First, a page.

"Space, but make it goth," the JWST team said.
Halloween must be approaching. NASA and the European Space Agency are already leaning into the spooky side of the cosmos with a new James Webb Space Telescope view showing the innards of spiral galaxy IC 5332. It looks like a skeletal whirlpool.
IC 5332 is a little smaller than our own Milky Way and resides over 29 million light-years away. "It is notable for being almost perfectly face-on with respect to Earth, allowing us to admire the symmetrical sweep of its spiral arms," ESA said in a statement on Tuesday.
Webb's Mid-InfraRed Instrument, or MIRI, sees the universe in a specific set of wavelengths that give it a very special view of space objects. It's able to pierce through veils of dust to reveal underlying structures that are hidden from other telescopes. MIRI has to operate in utterly frigid temperatures in order to work correctly. It has its own cooling system to keep it chilled out.
ESA compared Webb's view of IC 5332 with a visible and ultraviolet image from the Hubble Space Telescope. The dark areas in the Hubble image are full of dust. "Those same dusty regions are no longer dark in the Webb image, however, as the mid-infrared light from the galaxy has been able to pass through them," said ESA.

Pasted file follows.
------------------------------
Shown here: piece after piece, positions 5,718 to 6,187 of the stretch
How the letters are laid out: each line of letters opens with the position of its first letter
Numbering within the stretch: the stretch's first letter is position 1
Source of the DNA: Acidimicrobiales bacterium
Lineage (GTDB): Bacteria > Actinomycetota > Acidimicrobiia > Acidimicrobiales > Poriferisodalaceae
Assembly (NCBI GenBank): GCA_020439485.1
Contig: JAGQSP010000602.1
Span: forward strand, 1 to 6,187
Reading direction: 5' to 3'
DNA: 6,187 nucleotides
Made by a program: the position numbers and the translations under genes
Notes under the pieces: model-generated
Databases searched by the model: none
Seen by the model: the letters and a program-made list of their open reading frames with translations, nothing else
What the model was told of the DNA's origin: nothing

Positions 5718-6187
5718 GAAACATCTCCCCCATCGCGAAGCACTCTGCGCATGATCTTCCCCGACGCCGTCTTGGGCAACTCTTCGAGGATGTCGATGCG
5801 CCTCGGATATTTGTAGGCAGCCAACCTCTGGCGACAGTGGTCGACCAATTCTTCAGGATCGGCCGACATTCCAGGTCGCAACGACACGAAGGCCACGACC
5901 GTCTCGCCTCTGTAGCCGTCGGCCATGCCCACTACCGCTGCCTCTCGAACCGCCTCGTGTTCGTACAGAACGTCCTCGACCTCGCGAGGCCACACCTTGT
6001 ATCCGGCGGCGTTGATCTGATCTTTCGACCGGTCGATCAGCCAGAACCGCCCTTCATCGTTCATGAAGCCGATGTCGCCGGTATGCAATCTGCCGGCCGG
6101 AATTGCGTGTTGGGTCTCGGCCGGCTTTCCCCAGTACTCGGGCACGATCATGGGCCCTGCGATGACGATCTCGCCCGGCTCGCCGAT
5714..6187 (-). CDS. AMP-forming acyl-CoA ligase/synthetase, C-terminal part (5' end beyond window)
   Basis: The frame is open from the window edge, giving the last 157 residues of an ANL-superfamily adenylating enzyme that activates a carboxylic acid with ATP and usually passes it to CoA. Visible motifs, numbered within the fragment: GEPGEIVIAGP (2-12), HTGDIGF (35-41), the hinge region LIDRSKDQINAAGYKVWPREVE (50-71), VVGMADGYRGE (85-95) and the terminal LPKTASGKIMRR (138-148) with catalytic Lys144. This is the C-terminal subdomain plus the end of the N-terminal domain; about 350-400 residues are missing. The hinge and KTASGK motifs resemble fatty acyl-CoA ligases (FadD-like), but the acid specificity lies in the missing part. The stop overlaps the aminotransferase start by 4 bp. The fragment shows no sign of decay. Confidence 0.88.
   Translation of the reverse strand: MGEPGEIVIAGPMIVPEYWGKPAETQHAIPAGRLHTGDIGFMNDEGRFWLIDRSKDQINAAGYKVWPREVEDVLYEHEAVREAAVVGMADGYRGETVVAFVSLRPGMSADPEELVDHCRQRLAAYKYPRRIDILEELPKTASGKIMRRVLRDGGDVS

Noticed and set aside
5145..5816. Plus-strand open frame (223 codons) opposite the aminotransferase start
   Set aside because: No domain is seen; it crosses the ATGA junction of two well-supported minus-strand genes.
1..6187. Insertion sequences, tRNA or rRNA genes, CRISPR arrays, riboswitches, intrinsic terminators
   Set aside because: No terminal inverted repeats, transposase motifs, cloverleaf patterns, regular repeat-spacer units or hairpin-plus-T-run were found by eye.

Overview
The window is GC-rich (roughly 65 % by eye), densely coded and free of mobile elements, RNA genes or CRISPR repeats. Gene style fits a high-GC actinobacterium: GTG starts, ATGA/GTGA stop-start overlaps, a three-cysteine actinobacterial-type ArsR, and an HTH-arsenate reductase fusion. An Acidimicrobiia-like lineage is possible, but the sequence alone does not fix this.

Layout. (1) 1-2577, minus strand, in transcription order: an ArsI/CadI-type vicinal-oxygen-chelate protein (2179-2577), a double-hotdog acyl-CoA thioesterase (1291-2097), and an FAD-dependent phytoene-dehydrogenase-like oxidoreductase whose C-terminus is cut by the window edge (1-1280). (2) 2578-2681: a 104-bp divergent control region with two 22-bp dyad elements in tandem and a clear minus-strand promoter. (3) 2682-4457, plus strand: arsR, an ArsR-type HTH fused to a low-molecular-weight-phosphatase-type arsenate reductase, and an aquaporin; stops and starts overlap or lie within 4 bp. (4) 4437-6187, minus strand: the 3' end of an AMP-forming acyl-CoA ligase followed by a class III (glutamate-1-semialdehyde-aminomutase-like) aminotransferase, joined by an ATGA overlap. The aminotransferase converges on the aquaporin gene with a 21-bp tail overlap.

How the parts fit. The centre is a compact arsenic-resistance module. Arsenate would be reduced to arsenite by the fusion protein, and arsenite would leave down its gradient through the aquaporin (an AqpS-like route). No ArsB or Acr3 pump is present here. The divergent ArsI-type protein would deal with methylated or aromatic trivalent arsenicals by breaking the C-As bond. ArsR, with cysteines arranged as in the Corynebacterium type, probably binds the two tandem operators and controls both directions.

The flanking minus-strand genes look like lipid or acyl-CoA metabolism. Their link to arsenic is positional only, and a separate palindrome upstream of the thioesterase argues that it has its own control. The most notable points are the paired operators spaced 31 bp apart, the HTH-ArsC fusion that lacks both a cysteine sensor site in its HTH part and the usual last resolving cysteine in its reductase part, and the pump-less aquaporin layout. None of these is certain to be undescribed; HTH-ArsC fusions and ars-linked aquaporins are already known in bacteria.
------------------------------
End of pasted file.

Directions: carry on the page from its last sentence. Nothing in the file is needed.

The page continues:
The NASA Webb team played up the "dark and moody" side of the image in a tweet declaring, "Space, but make it goth!" It described the galaxy's previously hidden structure as its "bones."
These two very different views of the galaxy highlight how Hubble and the new space telescope can work as a buddy team. Said ESA, "The images complement one another in a remarkable way, each telling us more about IC 5332's structure and composition."